A point to remember, hunters are the primary force behind the revenue that goes into conservation and wildlife management programs via license fees and volunteer programs such as Mule Deer Foundation or Ducks Unlimited, to mention but a couple.
Want to worry about the ethics of hunting and its impacts on wildlife? Rather worry with the ethics of serious poaching (driven by the demand for ivory, rhino horn, and other animal products in Asian markets), climate change, and habitat destruction we are seeing today on a catastrophic global basis.
Cultural Influences on Hunting
There is little doubt that a person’s culture, where they came from, and how they were raised has a substantial influence on whether they hunt or not. Having been raised in a hunting home, naturally, I continue to have a drive towards hunting. Many today continue to depend on hunting to supplement their food stores and protein for the year.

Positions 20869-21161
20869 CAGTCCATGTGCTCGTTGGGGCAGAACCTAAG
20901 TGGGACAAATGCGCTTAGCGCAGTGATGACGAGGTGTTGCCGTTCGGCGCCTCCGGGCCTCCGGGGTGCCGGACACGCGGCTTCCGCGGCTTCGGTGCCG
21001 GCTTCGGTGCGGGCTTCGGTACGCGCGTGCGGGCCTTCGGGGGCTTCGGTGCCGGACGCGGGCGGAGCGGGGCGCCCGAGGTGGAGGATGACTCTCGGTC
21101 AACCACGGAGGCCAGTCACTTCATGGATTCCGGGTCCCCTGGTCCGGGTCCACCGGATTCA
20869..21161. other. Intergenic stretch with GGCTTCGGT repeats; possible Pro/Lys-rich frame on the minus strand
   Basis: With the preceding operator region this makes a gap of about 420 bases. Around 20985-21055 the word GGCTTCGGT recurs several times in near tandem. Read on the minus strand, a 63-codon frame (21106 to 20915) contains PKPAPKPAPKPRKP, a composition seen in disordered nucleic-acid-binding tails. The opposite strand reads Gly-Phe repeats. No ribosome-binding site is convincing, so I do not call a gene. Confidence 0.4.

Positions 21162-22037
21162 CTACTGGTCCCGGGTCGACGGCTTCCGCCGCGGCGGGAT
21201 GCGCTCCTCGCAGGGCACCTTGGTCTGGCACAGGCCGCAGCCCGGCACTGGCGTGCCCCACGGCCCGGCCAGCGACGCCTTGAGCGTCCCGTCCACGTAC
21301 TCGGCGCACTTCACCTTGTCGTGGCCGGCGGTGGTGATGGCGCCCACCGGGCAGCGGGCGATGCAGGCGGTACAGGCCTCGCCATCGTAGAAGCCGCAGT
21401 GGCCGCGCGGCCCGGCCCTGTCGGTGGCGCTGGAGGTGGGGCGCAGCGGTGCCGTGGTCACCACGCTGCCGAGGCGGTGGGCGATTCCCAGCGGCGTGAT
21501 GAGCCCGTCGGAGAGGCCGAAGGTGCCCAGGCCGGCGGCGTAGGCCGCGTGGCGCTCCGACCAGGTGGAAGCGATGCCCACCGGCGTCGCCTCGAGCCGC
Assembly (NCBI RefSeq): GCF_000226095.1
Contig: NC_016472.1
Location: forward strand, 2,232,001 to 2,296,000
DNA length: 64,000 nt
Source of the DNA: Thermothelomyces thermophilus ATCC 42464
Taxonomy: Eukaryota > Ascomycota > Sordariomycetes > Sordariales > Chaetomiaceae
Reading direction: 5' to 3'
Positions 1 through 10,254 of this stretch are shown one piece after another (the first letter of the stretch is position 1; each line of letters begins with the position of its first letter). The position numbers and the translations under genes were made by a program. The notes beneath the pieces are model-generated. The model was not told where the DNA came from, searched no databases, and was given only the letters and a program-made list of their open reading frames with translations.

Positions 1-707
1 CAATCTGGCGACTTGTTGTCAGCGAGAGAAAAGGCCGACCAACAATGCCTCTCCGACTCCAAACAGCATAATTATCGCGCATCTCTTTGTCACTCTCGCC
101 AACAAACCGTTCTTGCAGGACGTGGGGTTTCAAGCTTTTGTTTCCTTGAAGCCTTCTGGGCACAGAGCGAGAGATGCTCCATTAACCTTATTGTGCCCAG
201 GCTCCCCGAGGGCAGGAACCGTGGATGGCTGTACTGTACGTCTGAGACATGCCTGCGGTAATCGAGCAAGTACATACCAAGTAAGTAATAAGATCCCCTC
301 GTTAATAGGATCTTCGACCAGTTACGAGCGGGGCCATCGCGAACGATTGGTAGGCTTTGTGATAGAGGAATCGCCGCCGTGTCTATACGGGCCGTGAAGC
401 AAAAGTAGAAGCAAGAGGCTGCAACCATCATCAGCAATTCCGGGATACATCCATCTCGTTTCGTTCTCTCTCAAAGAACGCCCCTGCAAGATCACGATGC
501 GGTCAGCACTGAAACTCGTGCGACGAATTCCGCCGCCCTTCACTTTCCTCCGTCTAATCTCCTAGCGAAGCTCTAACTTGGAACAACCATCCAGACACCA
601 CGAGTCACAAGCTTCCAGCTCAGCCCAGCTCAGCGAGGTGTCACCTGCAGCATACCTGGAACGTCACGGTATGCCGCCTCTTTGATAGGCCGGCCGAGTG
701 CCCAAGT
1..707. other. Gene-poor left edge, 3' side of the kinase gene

In days gone by, hunting was mainly considered to be a man’s pursuit. But today, women are the fastest-growing segment of new shooters and gun owners, and the newest increase of the overall population to the hunting field.
The younger generation is where the future of hunting, conservation, and wild places will really be determined. Young people today need to experience the outdoors, even if it’s to observe and go hiking. They need to realize that the food they use to fuel their bodies does not magically appear in the grocery store or at the fast-food place.
Hunting forces a connection, understanding, and respect of nature and wildlife that is hard to grasp in any other way.